Monday, March 11, 2013

From Galileo to LIGO: Edward Seidel

Galileo's career was marked by many discoveries, multiple inventions and major contributions to physics and observational astronomy. It's difficult to imagine that back in the 1600s, Galileo worked alone. Over the last four centuries (and more notably in the last 15 years), there has been a rapid change in the culture of the way science is carried out. Science is now more collaborative; it is ofcourse also increasingly data-driven and computational.

Astrophysicist Edward Seidel, and Senior Vice President of Research and Innovation at the Skolkova Institute of Science and Technology, gave a thought-provoking keynote at the 10th e-Infrastructure Concertation meeting last week. He provided some recommendations on how best to develop an efficient e-infrastructure ecosystem.

Modern science and society are being fundamentally transformed by data. Seidel's own field, gravitational physics, has been completely transformed from being highly mathematical/ theoretical to being highly computational and data driven.  Gamma ray astrophysics has been for four centuries a relatively small-scale science, but over the last two decades there has been radical change in both data (factors of 1000 per 5 years) and collaborations (e.g. Laser Interferometer Gravitational Wave Observatory or LIGO). Seidel describes how a new field is emerging called transient data-intensive astronomy, and how the complexity of the universe can only be solved by globally distributed multidisciplinary collaborations involving experts in relatively, hydrodynamics, nuclear physics, radiation, neutrinos etc. Libraries will still remain important for archiving and curating data. The John’s Hopkins Library recently curated 40 terabytes of data from the Sloan Digital Sky Survey.

"There is an increasing pressure to make data available in a much more global sense, so different levels of data policy are paramount," said Seidel. "As different instruments (radio telescopes, optical telescopes) are required to understand each fundamental force, any solution will require integration across disciplines end to end. Communities will also need to share data, software, and knowledge in real time".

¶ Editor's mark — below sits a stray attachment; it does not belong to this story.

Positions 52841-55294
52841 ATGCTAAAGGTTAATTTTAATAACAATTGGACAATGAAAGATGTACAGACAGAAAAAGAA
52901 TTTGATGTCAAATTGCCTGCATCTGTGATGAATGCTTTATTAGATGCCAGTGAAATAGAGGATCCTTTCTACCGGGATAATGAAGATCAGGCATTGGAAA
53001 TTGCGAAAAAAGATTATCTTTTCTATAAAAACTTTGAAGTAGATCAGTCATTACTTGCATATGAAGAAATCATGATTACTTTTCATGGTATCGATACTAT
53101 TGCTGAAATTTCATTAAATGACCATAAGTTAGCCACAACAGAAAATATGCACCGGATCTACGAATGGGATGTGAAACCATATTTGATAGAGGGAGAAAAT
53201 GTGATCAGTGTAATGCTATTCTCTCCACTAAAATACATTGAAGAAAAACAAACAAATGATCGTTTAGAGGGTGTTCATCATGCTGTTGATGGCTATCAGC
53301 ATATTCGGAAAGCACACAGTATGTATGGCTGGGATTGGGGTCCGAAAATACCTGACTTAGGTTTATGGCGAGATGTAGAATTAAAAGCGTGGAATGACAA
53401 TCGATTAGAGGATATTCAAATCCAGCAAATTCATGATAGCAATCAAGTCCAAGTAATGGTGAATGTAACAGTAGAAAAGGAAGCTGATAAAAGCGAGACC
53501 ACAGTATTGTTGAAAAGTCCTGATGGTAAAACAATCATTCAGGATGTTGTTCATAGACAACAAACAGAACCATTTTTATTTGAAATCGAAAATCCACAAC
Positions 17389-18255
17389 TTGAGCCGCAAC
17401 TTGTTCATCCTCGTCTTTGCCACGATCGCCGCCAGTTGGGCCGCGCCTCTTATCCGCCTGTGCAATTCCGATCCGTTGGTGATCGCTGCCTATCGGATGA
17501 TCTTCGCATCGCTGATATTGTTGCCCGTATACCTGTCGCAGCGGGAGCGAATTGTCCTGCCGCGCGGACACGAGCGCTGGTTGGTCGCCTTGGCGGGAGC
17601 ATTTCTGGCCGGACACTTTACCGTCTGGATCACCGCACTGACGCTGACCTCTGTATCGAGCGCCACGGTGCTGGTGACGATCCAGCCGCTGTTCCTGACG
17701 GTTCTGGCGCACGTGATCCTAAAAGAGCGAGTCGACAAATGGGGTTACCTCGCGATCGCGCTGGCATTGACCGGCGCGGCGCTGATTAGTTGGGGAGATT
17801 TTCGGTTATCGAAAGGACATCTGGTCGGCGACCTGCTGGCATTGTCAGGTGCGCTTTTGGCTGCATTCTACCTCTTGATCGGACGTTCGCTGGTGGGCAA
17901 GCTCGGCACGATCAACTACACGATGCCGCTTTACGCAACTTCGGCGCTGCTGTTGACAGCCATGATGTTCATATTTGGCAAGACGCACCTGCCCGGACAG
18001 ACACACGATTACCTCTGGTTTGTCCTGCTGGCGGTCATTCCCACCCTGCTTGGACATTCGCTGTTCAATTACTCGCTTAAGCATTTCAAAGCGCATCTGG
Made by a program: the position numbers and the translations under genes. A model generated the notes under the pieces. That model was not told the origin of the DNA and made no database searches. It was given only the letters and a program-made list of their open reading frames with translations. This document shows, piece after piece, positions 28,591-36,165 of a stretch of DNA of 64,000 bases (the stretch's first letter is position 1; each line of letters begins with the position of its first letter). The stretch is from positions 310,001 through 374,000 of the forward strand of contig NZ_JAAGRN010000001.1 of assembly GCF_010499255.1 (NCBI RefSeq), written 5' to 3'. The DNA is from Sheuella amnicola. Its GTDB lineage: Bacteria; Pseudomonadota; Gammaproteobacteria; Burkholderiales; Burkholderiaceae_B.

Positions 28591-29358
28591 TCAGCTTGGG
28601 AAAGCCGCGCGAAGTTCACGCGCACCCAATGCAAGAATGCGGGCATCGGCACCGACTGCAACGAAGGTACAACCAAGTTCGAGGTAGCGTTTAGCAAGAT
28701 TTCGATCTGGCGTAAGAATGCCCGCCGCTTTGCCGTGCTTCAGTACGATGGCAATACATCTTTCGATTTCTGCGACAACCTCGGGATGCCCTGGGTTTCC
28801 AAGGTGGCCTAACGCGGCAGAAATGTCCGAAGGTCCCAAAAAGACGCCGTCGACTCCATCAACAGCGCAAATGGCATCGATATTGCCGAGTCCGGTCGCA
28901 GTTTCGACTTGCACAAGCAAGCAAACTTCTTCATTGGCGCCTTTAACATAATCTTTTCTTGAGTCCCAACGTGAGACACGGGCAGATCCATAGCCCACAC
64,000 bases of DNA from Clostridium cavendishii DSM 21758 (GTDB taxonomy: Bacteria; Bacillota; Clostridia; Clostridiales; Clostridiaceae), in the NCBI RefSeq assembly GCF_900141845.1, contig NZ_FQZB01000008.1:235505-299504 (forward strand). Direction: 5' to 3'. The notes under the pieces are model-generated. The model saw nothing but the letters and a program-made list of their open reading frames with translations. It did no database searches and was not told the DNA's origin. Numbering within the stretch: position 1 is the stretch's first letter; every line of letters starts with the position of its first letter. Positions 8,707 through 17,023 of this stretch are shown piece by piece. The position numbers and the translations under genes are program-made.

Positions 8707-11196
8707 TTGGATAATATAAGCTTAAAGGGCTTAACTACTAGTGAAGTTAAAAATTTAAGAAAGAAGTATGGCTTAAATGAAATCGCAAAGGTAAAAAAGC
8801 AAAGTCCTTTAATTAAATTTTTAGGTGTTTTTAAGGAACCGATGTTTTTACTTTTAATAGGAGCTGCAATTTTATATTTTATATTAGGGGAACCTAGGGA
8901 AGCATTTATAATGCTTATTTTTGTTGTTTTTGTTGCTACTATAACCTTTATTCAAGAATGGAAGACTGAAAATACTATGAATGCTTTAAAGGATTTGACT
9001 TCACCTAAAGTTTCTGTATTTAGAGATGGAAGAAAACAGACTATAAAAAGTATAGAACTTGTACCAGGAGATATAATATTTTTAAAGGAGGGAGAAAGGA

Seidel also pointed out that open and sharable software environments enable new science that was not possible before, and the software infrastructure is as important as hardware in the e-infrastructure landscape. The Community Einstein Toolkit is an example of this. It is open source software, which is now used by 67 members on 29 sites across 11 countries. It was first developed by the astrophysics network in 2000 to enable Einstein’s equations to be solved more routinely.

There are also a large number of data gathering differences between big science experiments versus the long tail of science. Many big data projects (~1%) are special and highly organised, but data creation in the long tail of science (the other 99%) is more heterogenous, sometimes hand generated, often not curated etc. So the question arises how best do you harness the power of this long tail of data.

Edward Seidel identified five crises/issues/questions that science will have to deal with:

1.    Computing technology –What new models (clouds, grids, GPUs) are available?
2.    Data, provenance and visualisation –What is an international data infrastructure? How do we create data scientists?
3.    Software should be treated as an integral part of e-Infrastructure
4.    Modern science requires new university structures, interdisciplinary in design
5.    How do we educate people in this environment, and help universities in transition? Advances in campus culture and policy on data is just as important as the underlying e-infrastructure.

As grand challenges communities begin to converge to solve complex problems, Seidel's main message is that researchers collaborate and work by sharing data, which places requirements on e-Infrastructure: software, networks, collaborative environments, data etc. This raises so many questions for reproducibility, access, university structures, and changing the paradigm of what a publication is. "E-Infrastructure ecosystem must support computing, instrumentation and data services, but requires strategic thinking not only at the campus level, but from the campus level to the international level", concludes Seidel.

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